For its constant stranglehold on almost everything that some of us do, the concept of the afterlife has received very little attention as the basis for compelling fiction, and when it is addressed, often times rather clumsily (Lost, anybody?) it’s usually executed poorly. A somewhat unlikely team to tackle this material, with a sci fi bent of all things, would be rookie director Charlie McDowell and Apatow vet Jason Segel, but perhaps the black humor at the heart of the subject matter is what affords the minds behind The Discovery the offbeat approach that renders it such a devastating meditation on the nature of hopelessness and regret.
When definitive proof of the afterlife drives over four million people to take their own lives, the doctor (acting legend Robert Redford) who made said discovery goes into hiding after a crew member’s onscreen suicide during his last and only TV interview. With news of further advancements in Redford’s research, his estranged son (Segel) comes back into the fold, if only to satisfy his own demons regarding his mother’s tragic, self-inflicted passing. But when the true nature and ramifications of his father’s work come to light against the backdrop of a doomed romance with fellow lost soul Rooney Mara, Segel won’t just have to question his own mortality, but the very fabric of existence itself.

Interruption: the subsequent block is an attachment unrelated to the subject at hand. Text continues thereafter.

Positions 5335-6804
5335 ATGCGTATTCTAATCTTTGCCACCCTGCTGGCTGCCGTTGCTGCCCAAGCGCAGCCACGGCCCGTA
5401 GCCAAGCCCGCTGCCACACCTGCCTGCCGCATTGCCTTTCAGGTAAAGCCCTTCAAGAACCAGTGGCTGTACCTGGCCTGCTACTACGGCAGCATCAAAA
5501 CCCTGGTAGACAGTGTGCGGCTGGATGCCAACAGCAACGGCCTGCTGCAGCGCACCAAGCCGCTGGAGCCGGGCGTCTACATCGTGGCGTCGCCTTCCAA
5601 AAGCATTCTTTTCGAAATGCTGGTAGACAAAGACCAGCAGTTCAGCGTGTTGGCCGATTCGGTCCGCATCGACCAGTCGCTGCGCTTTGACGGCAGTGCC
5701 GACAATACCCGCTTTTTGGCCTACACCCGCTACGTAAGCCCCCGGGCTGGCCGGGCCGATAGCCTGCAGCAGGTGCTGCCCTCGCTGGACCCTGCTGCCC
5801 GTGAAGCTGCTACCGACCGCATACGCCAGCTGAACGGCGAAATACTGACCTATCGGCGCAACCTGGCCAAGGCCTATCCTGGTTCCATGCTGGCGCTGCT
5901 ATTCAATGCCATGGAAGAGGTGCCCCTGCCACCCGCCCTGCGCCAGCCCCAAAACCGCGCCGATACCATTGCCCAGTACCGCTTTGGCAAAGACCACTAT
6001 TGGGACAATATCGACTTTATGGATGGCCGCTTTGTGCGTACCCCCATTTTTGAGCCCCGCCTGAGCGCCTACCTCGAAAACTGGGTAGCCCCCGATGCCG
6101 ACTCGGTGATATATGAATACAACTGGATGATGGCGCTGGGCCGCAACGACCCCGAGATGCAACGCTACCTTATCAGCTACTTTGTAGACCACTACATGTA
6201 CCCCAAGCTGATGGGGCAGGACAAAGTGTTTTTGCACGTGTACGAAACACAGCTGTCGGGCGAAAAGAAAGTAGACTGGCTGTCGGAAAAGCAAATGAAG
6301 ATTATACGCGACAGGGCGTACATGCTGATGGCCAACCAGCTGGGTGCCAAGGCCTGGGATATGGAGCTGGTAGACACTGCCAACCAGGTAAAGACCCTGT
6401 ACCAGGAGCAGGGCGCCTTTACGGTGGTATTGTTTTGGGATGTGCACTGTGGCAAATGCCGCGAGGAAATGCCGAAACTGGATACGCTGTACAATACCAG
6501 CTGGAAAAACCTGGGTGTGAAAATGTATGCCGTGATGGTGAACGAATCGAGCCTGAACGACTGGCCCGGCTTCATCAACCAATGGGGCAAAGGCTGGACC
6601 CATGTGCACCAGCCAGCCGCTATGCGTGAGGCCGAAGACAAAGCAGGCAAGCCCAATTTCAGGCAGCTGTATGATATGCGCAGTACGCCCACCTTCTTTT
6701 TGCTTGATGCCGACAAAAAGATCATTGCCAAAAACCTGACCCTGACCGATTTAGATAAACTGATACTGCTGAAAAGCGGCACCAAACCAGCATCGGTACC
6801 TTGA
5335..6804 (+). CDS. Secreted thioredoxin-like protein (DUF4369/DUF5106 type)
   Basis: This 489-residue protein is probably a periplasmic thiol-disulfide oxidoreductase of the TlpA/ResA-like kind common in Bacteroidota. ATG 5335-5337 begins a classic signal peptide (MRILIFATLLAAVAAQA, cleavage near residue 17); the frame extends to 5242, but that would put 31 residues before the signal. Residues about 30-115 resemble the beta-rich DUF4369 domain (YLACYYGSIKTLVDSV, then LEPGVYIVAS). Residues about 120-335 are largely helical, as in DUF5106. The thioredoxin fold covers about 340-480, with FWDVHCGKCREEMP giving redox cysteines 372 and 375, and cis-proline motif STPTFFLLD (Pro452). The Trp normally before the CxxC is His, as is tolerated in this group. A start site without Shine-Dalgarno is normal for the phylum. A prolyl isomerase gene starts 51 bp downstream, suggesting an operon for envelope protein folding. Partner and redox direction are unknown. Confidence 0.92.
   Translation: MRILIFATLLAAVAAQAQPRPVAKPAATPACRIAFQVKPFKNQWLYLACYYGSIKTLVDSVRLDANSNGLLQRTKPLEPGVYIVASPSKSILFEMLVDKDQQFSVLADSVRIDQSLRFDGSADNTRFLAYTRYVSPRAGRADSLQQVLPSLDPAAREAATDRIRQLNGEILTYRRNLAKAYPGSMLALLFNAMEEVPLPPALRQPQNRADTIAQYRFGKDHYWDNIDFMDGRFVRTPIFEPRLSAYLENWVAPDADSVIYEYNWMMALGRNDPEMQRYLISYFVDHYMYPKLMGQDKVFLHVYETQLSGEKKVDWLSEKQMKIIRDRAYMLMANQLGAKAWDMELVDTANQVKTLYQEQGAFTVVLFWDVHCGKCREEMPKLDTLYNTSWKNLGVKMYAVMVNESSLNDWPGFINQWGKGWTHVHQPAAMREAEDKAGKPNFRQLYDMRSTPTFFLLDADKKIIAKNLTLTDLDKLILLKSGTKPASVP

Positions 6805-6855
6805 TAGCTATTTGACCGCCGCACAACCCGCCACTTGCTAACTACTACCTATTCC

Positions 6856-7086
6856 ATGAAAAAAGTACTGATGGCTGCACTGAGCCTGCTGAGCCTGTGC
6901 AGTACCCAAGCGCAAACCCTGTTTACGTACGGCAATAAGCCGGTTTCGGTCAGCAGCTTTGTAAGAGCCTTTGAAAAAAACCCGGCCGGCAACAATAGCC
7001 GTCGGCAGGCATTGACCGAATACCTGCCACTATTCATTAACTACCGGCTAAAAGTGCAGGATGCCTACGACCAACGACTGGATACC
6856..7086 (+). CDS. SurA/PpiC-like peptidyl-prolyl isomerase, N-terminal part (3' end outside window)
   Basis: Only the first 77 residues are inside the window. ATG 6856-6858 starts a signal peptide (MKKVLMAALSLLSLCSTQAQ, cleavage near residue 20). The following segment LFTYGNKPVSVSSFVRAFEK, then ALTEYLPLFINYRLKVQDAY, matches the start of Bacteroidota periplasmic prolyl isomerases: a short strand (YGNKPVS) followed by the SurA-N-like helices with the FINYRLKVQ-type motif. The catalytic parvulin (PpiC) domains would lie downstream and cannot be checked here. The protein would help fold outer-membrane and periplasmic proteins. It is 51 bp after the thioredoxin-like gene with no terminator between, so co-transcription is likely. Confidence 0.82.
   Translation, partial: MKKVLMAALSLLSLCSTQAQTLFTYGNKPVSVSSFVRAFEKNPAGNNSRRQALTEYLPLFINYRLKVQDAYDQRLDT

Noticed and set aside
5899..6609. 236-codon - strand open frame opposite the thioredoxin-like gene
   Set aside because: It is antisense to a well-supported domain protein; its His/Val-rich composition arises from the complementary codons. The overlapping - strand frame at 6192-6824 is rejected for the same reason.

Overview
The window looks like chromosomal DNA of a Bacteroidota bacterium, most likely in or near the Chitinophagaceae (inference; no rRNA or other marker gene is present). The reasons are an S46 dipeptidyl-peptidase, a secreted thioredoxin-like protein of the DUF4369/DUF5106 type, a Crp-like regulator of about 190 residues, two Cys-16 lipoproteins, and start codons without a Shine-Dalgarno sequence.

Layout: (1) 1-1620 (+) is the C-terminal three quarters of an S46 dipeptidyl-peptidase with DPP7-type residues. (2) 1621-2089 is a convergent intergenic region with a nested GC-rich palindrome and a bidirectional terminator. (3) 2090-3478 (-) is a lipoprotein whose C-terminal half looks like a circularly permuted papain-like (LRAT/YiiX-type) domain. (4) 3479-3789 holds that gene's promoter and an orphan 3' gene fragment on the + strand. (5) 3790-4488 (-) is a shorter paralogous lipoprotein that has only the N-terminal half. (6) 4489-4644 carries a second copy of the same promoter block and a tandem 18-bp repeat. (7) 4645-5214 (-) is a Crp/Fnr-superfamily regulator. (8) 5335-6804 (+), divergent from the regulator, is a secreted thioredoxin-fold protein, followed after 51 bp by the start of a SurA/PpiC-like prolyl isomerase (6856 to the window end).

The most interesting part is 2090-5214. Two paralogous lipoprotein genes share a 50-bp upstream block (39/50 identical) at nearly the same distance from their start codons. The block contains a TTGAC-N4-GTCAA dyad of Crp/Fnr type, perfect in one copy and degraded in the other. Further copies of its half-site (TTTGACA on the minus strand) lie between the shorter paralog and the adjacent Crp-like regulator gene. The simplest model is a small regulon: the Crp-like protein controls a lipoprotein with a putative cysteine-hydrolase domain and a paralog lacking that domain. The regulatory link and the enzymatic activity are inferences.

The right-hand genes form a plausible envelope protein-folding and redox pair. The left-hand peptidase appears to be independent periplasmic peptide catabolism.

A Kubrickian sense of dread permeates every frame of The Discovery before we’re even made fully aware of how bleak the film’s world is. McDowell and co-writer Justin Lader nail that sort-of Philip K. Dick-esque nightmarish, nihilistic, outpost-at-the-end-of-the-world-vibe necessary of high concept sci fi while not neglecting to make their characters realistic, relatable and sympathetic. A few acting ringers in the cast, Redford, Breaking Bad’s Jesse Plemons, but especially Rooney Mara, who completely disappears into the role of troubled love interest Isla, make it easy to sink into the film’s depressive milieu.
Segel shines at the film’s center, though not quite as brightly as he did in The End of the Tour. He’s given a lot less to work with here though as the Everyman POV character amidst the chaos of a slowly dying world, and his subdued performance speaks volumes to the type of survivor’s guilt and detached malaise one would experience in his position.
If I had one complaint about The Discovery it would be that we’re never really told exactly how Redford’s character came upon his titular Discovery, or how he managed to prove it unequivocally enough to compel so many people to want to “go there”. I couldn’t decide for myself if this was clever or lazy, but just like the interpretation of what really may be waiting for us after death, I’ll ultimately leave that up to you. The Discovery serves as a scientific and cerebral take on The Leftovers’ more heartfelt struggle for survival in a social apocalypse, and is definitely worth a look. Jean Paul Sartre may have been right that hell is other people, but perhaps the true hell is for those that the other people leave behind.
The Discovery is available worldwide on Netflix starting March 31st.